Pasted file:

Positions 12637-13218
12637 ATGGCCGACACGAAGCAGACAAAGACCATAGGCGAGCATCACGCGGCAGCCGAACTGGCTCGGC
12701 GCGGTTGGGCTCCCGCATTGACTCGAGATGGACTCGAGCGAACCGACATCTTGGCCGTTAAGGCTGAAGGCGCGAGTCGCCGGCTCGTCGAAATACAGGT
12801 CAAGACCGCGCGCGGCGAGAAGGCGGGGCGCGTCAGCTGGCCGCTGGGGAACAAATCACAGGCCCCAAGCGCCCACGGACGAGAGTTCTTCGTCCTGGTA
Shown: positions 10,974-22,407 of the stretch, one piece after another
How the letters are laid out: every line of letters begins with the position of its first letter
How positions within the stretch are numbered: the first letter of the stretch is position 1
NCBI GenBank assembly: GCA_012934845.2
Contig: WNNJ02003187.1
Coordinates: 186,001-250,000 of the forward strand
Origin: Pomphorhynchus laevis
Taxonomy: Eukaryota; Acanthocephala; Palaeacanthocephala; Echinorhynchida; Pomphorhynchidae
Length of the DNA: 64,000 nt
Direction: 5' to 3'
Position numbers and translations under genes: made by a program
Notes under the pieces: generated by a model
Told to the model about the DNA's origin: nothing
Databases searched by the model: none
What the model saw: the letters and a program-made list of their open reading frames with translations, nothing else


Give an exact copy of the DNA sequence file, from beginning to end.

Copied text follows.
Positions 12637-13218
12637 ATGGCCGACACGAAGCAGACAAAGACCATAGGCGAGCATCACGCGGCAGCCGAACTGGCTCGGC
12701 GCGGTTGGGCTCCCGCATTGACTCGAGATGGACTCGAGCGAACCGACATCTTGGCCGTTAAGGCTGAAGGCGCGAGTCGCCGGCTCGTCGAAATACAGGT
12801 CAAGACCGCGCGCGGCGAGAAGGCGGGGCGCGTCAGCTGGCCGCTGGGGAACAAATCACAGGCCCCAAGCGCCCACGGACGAGAGTTCTTCGTCCTGGTA
Shown: positions 10,974-22,407 of the stretch, one piece after another
How the letters are laid out: every line of letters begins with the position of its first letter
How positions within the stretch are numbered: the first letter of the stretch is position 1
NCBI GenBank assembly: GCA_012934845.2
Contig: WNNJ02003187.1
Coordinates: 186,001-250,000 of the forward strand
Origin: Pomphorhynchus laevis
Taxonomy: Eukaryota; Acanthocephala; Palaeacanthocephala; Echinorhynchida; Pomphorhynchidae
Length of the DNA: 64,000 nt
Direction: 5' to 3'
Position numbers and translations under genes: made by a program
Notes under the pieces: generated by a model
Told to the model about the DNA's origin: nothing
Databases searched by the model: none
What the model saw: the letters and a program-made list of their open reading frames with translations, nothing else